Although the U.S. and Canada have the longest undeeper border in the world, Dixon Entrance is one of four long-standing border disputes between friendly neighbors. The roots of the conflict go back to the 18th century; a time when the colonizing actors of the Alaska Panhandle region (the narrow strip of mountains, fjords and Channel Islands bordering present-day British Columbia) were England and Russia, followed by the United States. Thus, the people of the coast clean and clean streams and rivers to protect salmon grounds. Schoolchildren receive lessons at their local salmon hatcheries and release newly hatched juveniles into rivers each spring. Natives sing salmon at home across rivers and mountain ranges. And the fishermen of Dixon Entrance carefully monitor their part of the ocean, always looking for border violations, ready to call a 1-800 number to settle a diplomatic dispute. This laid down the conditions for a territorial dispute. The local native populations were soon overwhelmed by disease and war, and throughout the period of Russian colonization, the southern and eastern borders of the Alaskan panhandle were never firmly established. The 1825 Treaty of St. Petersburg between England and Russia established the southern coastal boundary of the panhandle near present-day Prince Rupert, British Columbia – but the area was so mountainous that much of it remained imaged. In 1867, the United States bought Alaska from Russia. A few years later, British Columbia joined Canada.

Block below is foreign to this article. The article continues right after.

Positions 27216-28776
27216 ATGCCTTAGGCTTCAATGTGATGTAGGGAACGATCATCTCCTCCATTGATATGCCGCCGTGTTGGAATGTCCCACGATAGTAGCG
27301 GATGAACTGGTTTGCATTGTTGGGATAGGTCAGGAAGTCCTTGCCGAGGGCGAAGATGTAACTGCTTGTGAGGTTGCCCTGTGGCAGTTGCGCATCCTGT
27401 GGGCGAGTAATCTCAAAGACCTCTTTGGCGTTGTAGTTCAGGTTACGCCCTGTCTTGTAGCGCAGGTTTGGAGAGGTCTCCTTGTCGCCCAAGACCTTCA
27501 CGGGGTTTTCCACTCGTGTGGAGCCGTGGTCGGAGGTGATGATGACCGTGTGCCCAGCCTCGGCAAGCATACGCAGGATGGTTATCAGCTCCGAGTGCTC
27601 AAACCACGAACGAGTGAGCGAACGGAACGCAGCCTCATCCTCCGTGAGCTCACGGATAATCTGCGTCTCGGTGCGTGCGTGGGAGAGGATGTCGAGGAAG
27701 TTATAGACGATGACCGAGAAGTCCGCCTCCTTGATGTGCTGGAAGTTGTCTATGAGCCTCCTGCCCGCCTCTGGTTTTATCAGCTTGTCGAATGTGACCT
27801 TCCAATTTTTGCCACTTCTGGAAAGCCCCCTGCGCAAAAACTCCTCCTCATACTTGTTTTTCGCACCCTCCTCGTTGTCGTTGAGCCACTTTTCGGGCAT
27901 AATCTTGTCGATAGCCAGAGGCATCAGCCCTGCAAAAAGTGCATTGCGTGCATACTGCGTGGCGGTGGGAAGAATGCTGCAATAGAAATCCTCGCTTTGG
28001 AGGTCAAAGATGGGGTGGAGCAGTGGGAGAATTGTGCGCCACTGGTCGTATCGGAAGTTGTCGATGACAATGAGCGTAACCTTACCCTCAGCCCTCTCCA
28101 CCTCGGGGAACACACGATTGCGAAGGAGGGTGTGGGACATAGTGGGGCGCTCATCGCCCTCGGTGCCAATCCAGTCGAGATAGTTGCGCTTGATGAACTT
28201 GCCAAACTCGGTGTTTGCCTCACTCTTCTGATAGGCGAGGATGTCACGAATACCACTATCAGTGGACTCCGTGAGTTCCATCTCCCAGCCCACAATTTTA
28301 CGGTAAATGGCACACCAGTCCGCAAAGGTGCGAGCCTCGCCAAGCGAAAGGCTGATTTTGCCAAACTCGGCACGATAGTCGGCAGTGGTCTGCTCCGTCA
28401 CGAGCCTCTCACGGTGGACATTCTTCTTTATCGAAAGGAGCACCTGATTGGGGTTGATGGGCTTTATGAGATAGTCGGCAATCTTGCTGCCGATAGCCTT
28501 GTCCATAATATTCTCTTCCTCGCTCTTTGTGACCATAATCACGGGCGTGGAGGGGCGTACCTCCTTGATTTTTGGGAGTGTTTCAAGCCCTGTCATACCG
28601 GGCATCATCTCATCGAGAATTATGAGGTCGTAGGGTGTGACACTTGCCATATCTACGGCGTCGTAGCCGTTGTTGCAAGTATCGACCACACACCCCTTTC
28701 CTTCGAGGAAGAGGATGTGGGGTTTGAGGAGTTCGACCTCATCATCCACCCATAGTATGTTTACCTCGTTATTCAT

Ottawa suggested to Washington, D.C., that it was time to conduct a formal Panhandle study so the two countries could agree on the border, but the U.S. deemed the effort too costly for such a remote piece of land. Parts of the international boundary cross mountainous terrain or heavily forested areas, but significant portions also cross remote farmland from the Prairies and the Great Lakes and St. Lawrence River, in addition to the maritime components of the boundary over the Atlantic, Pacific and Arctic Oceans. The border also crosses the middle of the Akwesasne Nation and even divides some buildings into communities in Vermont and Quebec. Located between Haida Gwaii on British Columbia`s north coast and the southern tip of the Alaska Panhandle, the nutrient-rich waters of Dixon Entrance, which attract orcas, albatrosses and five species of salmon, flow to the rocky coasts and verdant forests of Prince of Wales Island and the mainland. At one point, as we were sailing through the waves, we left Canadian waters and arrived in the United States. But in reality, the only way we knew we had traveled from country to country was for our electronic devices to go back an hour to Alaska Standard Time after passing a Canadian fishing patrol boat looking for border offenders. The British Columbia border along the adjacent United States begins southwest of Vancouver Island and northwest of the Olympic Peninsula, at the terminus of international waters in the Pacific Ocean.  It follows Juan de Fuca`s road to the east and turns northeast to enter Haro Street. The border follows the strait northward, but turns sharply east through Boundary Pass, separating the Canadian Gulf Islands from the American San Juan Islands.
Arriving at the Strait of Georgia, the border turns north and then northwest, dividing the strait north to the 49th parallel. After a sharp turn to the east, the boundary of this parallel crosses the Tsawwassen Peninsula, separating Point Roberts, Washington, from Delta, British Columbia, and continuing into Alberta. All of Canada and the United States. . . .